When you hit a concrete wall at 100 mph, it does this to your braking foot. Thank goodness NASCAR requires soft walls at most tracks (Photo: Brad Keselowski)

    Keselowski says he hopes to be back fully healed in six weeks.
   "The big question is how the bone in my foot is going to heal," he said. "That's a huge question."
    Pain? Well, with NASCAR's drug rules, all Keselowski can take for the pain is Motrin.
   "They put some pain medicine in me while I was at the hospital through an IV," he said. "I don't know what that was. But thank God for that.  Otherwise it would have been really bad, really rough. 
    "I've been really lucky that each day I've recovered tremendously.  All the swelling in both my feet have gone down."

    Johnson watched it all unfold, along with Dale Earnhardt Jr.: "Actually Junior was there first in his race car, hopped out and went over to see him and  reported back to our guys what he had seen.
    "We were in rental cars down there to offer assistance, help, and do whatever we could. And then the fire crew showed up."

    Keselowski says it was the worst hit of his career: "I hit about as hard as you can hit in one of these cars…and I'm still here somehow.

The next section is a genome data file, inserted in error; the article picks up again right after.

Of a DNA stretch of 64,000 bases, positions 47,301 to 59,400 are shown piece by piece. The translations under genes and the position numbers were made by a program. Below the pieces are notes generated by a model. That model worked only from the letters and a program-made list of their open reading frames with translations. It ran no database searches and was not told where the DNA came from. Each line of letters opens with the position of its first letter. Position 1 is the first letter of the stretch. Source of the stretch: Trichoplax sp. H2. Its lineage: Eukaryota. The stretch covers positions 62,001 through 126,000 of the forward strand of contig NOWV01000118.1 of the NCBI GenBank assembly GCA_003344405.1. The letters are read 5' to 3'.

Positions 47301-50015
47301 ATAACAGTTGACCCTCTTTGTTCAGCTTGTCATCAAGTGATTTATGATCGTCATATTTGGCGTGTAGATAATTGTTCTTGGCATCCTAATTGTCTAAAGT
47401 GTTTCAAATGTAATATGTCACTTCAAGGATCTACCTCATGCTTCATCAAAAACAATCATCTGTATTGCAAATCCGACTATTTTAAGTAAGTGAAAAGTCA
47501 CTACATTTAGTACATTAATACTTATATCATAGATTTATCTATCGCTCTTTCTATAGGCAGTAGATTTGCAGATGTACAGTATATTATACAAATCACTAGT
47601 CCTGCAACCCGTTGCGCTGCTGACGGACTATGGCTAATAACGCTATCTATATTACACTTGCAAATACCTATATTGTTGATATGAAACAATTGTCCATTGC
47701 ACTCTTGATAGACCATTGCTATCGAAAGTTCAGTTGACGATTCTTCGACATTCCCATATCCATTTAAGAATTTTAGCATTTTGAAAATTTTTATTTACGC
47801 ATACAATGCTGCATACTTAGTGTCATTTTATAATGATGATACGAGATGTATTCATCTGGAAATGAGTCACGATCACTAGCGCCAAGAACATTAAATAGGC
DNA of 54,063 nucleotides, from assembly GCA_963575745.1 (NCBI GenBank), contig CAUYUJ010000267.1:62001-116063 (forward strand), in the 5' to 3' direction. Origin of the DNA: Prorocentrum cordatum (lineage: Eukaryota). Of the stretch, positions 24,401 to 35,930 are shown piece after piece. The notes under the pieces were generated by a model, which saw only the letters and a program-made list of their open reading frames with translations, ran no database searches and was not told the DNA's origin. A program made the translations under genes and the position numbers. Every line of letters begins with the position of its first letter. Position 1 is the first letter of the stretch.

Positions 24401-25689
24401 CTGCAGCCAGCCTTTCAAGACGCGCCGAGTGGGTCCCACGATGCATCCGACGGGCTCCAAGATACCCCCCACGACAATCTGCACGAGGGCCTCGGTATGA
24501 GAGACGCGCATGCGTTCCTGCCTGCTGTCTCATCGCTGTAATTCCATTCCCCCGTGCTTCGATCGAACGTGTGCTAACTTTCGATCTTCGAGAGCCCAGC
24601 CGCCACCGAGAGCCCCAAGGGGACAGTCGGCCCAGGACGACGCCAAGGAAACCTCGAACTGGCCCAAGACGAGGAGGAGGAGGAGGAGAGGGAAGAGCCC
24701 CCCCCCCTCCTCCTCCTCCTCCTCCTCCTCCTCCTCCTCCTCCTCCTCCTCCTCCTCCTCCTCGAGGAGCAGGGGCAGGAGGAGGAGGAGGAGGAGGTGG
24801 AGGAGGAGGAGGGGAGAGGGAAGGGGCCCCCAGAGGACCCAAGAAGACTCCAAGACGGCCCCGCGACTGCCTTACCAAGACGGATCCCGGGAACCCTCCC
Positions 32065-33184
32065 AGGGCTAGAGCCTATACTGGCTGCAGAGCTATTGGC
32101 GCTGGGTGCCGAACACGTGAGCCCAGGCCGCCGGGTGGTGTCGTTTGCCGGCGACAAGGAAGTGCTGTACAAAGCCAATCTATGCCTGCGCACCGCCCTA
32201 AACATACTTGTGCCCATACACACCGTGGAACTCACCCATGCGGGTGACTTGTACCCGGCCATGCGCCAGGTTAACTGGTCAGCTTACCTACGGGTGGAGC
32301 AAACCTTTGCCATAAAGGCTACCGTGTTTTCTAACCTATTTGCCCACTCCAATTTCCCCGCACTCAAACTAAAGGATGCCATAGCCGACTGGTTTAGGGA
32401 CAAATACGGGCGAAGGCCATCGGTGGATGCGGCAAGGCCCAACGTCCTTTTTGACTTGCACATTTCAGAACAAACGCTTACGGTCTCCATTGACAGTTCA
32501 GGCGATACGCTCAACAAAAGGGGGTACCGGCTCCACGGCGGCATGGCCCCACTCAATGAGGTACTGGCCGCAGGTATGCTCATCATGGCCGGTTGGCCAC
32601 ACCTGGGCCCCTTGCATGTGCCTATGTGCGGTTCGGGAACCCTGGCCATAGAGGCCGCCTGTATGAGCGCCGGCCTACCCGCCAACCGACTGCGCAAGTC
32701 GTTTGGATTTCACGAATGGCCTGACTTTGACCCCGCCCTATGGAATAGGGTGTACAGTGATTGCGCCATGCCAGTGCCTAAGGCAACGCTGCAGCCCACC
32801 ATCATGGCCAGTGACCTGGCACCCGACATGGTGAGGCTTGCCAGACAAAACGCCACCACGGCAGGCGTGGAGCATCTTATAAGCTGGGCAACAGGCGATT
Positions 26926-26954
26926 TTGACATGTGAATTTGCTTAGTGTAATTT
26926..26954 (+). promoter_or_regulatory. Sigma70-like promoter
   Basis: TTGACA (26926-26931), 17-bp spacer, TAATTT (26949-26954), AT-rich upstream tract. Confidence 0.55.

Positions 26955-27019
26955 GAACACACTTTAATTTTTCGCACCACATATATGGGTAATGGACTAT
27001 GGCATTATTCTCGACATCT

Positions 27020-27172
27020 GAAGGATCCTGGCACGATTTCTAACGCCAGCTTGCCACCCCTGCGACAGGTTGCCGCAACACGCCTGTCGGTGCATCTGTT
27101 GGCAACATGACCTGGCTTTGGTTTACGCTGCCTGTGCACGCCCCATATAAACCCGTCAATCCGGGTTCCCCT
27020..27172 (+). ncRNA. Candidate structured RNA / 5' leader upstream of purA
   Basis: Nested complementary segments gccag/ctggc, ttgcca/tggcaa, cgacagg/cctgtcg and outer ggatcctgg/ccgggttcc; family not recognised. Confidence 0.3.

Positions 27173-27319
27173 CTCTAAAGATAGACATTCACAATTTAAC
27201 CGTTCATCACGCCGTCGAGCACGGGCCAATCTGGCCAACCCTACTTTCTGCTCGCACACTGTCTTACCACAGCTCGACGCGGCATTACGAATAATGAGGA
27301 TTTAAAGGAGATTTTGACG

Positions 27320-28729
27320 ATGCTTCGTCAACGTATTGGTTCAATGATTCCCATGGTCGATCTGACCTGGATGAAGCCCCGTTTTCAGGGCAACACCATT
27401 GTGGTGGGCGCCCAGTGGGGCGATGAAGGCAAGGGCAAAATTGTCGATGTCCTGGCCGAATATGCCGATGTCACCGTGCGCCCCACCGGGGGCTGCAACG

"As a driver, probably one of your worst nightmares is going through a corner like that one, without a Safer barrier…without brakes. 
    "I had two or three seconds staring at a wall, knowing I was going to hit it about as hard as you possibly could. 
    "I was just really, really lucky."
    Actually Keselowski broke through the wall.
    Now: "I've checked my brakes a couple extra times before each corner. 
    "This is not an easy place to drive with your foot torn up. Shifting means you do a lot more with your feet. It requires a little more finesse. And finesse certainly isn't something you have when your feet hurt. 
     "It's going to be tricky all weekend."



   A beautiful day in the Poconos (Photo: Getty Images for NASCAR)


    Ryan Newman was by far the quickest in Friday practice for Saturday's 10:40 a.m. ET qualifying.  On longer runs Kasey Kahne, Mark Martin, Clint Bowyer, Juan Pablo Montoya and Jeff Burton were fast; tire drop-off in speed is about two seconds over 20 laps at this 2-1/2-mile track.
    Goodyear engineers, who have faced unusual comments from teams that their tires this season are "too good," laid out the game plan for the second half of the season, and at 10 of the second-half tracks Goodyear will bring the same tire used earlier this year.
    The exceptions are Phoenix, being repaved, and Bristol and Martinsville.
   Jeff Gordon won here in June. Teammate Jimmie Johnson says track position will once again be key: "The flat corners don't promote side-by-side racing. Turn one is your one opportunity for it, and if it doesn't happen, you've got to wait 55 or 56 seconds to try it again."
   Third teammate Dale Earnhardt Jr.? The big news surrounding him apparently is the Danica Patrick story, with reports that Patrick has finally laid out here 2012 plans, and is just waiting for the right time to make the announcement.